Rok Ambrozic and Matjaz Krajnc
University of Ljubljana, Slovenia
Scientific Tracks Abstracts: J Material Sci Eng
The growing demand for petrol-based products and their negative impact on the environment forced both academic and industry researchers to find new renewable material for the synthesis of bio-based polymers. Their use is highly desirable, because of their low costs and eco-friendly nature. Among different renewable resources, natural phenols are one of the major and economical resources of natural chemicals. One of such naturally occurring phenol is also cardanol, which is manufactured from cashew nut shell liquid (CNSL). Recently, cardanol was heavily studied as starting material for the synthesis of novel biobased polybenzoxazine resins. Polybenzoxazines are a newly developed class of thermosetting resins, which possess excellent properties such as high modulus and strength along with high glass transition temperature (Tg). Their main disadvantages are a very high temperature of curing (usually higher than 200 ├?┬░C) and their low crosslink density, which is surprisingly low considering their high stiffness and Tg. To improve the crosslink density of polybenzoxazines a series of cardanolbased benzoxazine monomers with different amine compounds (aniline, furfurylamine and 4,4├?┬┤-methylenedianiline) were synthesized, cured and characterized. The pre-epoxidation of cardanol was another approach to achieve a higher crosslink density of the resulting polymer material. It was found out that the introduction of additional polymerizable groups (oxazine, epoxy or furan ring) into benzoxazine molecule increased reaction enthalpy of curing and enhanced thermo-mechanical properties. Therefore, temperature of glass transitions, value of storage modulus and value of crosslink densities of final polymers were all significantly improved.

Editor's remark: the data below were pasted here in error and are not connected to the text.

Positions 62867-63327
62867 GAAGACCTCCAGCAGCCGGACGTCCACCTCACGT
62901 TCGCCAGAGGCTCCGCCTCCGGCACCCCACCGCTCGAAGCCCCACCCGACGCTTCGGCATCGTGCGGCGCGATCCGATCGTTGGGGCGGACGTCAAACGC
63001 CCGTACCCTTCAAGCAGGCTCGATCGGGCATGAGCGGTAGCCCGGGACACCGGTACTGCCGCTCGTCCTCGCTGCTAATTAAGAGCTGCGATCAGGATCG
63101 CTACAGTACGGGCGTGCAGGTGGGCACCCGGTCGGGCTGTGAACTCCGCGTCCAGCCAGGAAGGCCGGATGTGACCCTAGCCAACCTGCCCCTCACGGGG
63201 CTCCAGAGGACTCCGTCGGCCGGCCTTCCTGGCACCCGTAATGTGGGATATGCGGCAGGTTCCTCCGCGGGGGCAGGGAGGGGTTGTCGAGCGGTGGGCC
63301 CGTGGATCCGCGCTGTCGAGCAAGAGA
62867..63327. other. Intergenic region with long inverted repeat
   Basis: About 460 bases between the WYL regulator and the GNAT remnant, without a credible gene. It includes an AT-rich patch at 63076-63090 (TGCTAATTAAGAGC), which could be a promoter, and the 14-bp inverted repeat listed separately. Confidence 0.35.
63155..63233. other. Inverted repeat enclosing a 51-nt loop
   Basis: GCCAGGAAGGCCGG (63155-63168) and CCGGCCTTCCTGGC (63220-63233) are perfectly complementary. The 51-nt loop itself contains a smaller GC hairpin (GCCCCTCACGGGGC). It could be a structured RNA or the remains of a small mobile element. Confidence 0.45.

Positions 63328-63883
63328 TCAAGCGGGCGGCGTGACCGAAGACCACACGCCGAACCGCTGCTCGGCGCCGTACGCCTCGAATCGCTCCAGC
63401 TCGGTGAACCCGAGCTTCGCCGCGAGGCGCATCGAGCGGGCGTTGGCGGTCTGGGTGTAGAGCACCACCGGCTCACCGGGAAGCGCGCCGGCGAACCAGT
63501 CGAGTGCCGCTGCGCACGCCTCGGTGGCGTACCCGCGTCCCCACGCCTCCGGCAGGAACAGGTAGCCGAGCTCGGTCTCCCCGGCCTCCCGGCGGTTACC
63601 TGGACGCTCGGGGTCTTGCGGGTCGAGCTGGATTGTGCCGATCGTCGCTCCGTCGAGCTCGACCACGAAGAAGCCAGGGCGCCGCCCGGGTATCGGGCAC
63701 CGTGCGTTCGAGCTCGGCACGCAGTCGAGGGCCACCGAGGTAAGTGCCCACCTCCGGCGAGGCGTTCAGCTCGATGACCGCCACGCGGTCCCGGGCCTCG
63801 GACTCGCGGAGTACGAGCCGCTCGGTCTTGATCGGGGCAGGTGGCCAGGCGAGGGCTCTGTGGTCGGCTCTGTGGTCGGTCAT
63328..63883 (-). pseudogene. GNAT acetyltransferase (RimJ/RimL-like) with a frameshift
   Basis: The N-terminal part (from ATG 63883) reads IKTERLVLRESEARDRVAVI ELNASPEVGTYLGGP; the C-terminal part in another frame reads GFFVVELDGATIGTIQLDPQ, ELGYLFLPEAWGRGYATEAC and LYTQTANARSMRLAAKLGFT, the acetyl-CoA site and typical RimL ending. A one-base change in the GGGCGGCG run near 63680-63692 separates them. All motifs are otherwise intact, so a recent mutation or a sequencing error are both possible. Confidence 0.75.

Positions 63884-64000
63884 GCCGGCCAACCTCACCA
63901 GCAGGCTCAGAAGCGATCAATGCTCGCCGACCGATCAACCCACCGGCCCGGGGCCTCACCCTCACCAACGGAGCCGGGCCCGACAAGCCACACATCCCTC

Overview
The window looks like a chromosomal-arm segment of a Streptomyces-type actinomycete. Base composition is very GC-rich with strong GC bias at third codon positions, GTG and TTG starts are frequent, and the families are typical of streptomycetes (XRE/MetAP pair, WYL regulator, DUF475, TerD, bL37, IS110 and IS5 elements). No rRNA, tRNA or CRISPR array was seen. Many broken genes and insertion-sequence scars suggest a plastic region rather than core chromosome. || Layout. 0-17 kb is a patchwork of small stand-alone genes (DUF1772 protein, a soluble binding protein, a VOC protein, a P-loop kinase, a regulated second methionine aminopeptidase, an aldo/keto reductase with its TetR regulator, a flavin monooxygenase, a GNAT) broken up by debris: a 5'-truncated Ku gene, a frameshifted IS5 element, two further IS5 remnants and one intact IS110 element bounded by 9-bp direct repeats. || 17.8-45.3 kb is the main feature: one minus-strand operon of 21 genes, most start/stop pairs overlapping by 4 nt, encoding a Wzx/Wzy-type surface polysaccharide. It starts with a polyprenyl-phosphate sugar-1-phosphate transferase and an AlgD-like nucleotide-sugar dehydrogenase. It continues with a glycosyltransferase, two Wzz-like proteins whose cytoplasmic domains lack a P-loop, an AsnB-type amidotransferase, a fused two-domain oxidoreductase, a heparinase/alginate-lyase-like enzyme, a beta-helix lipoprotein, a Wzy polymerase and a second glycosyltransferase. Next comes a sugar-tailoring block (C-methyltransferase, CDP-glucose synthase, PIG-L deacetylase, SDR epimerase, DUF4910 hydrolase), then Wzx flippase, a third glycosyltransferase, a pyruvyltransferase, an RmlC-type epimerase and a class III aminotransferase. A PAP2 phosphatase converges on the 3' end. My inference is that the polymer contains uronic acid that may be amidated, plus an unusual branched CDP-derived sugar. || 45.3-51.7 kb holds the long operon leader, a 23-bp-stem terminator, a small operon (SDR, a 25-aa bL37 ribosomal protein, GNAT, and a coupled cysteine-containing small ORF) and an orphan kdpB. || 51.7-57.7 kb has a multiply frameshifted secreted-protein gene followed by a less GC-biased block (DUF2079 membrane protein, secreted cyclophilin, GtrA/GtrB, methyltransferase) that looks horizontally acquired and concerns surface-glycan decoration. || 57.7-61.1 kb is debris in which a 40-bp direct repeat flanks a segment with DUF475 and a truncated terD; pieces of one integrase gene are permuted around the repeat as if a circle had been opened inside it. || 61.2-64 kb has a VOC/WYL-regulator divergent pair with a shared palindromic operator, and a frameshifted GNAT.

Rok Ambrozic is a researcher in the field of chemical engineering, Department of Chemical Engineering and Technical Safety at the University of Ljubljana, Slovenia. He works on design and development of new bio-based polymer materials. Recently he co-authored a paper entitled Synthesis, curing kinetics, thermal and mechanical behavior of novel cardanol-based benzoxazines published in Polymer, which summarizes his final work. He has published 2 peer-reviewed papers and some other reports. At present, he is finalizing his Doctoral thesis, where he is studying about copolymers based on benzoxazine and epoxy resins.
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